The question before the court, on remand from the Appellate Court, is whether the subject…
The defendant, Allstate Insurance Company, filed a motion for summary judgment claiming that the plaintiff’s complaint was barred by the statute of limitations as her negligence claim was filed beyond three years after the date of her alleged injuries as well as the time limitations contained in her insurance policy with Allstate.
The plaintiff has filed an objection to the defendant’s motion, arguing that the case is not barred by the statute of limitations nor the time limitations contained in her policy, given the Governor’s Executive Order 7G. As to the statute of limitations, the court finds that this issue has already been raised by Allstate in its previous motion to strike which was decided adversely to the defendant and is not subject to a new ruling. As to the time limitations contained in the insurance policy, the court must determine whether Executive Order 7G effectively suspends the limitations period contained in the policy and if the answer is yes, is that suspension a “law impairing the obligation of contracts” within the meaning of U.S. Const. art. 1, § 10?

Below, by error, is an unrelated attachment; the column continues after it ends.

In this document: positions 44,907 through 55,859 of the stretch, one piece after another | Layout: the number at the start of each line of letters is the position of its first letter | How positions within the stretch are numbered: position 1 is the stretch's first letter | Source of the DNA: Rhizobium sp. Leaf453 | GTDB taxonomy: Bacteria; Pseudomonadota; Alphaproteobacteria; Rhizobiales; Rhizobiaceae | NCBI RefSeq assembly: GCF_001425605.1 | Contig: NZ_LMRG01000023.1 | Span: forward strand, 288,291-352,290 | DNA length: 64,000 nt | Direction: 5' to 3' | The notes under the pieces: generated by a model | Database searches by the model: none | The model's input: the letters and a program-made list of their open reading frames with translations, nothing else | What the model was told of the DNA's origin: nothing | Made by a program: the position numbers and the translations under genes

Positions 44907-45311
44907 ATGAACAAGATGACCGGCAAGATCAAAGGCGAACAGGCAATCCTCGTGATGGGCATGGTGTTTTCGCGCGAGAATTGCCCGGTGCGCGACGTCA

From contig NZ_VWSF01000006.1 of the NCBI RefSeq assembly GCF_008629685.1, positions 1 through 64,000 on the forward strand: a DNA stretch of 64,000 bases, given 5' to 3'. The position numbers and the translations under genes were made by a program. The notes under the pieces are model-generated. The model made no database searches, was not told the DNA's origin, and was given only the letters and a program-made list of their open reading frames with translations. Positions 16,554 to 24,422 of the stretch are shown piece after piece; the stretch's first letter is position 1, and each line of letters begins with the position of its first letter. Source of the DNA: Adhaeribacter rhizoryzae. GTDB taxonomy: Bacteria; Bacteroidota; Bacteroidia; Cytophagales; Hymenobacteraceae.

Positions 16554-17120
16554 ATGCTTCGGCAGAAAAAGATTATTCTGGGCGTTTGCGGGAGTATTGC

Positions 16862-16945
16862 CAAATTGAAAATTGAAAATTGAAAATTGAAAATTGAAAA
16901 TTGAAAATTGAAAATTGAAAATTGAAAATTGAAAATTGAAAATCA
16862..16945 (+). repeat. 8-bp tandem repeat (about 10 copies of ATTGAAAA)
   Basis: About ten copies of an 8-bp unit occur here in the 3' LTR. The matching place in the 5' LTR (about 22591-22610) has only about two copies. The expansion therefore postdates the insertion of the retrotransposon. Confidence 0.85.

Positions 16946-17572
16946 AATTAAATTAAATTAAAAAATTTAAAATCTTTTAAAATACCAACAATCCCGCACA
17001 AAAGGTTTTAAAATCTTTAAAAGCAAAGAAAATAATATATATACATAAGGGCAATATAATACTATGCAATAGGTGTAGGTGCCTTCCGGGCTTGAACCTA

Upon review, the court finds that the Executive Order expressly suspends “all-time requirements…” including those that are contractual as well as statutory. Therefore, the answer to the first question is yes. As for the second question, the court explains that the State has unquestioned power to protect the health of its citizens during an emergency such as a pandemic. Thus, Executive Order 7G was a reasonable response to that emergency and it does not impair the contractual language of the insurance policy. The court thus denies the defendant’s motion for summary judgment in its entirety. Brar v. Allstate Ins. Co., UWY-CV22-6065137-S, 2023 WL 3993244 (Conn. Super. Ct. June 7, 2023).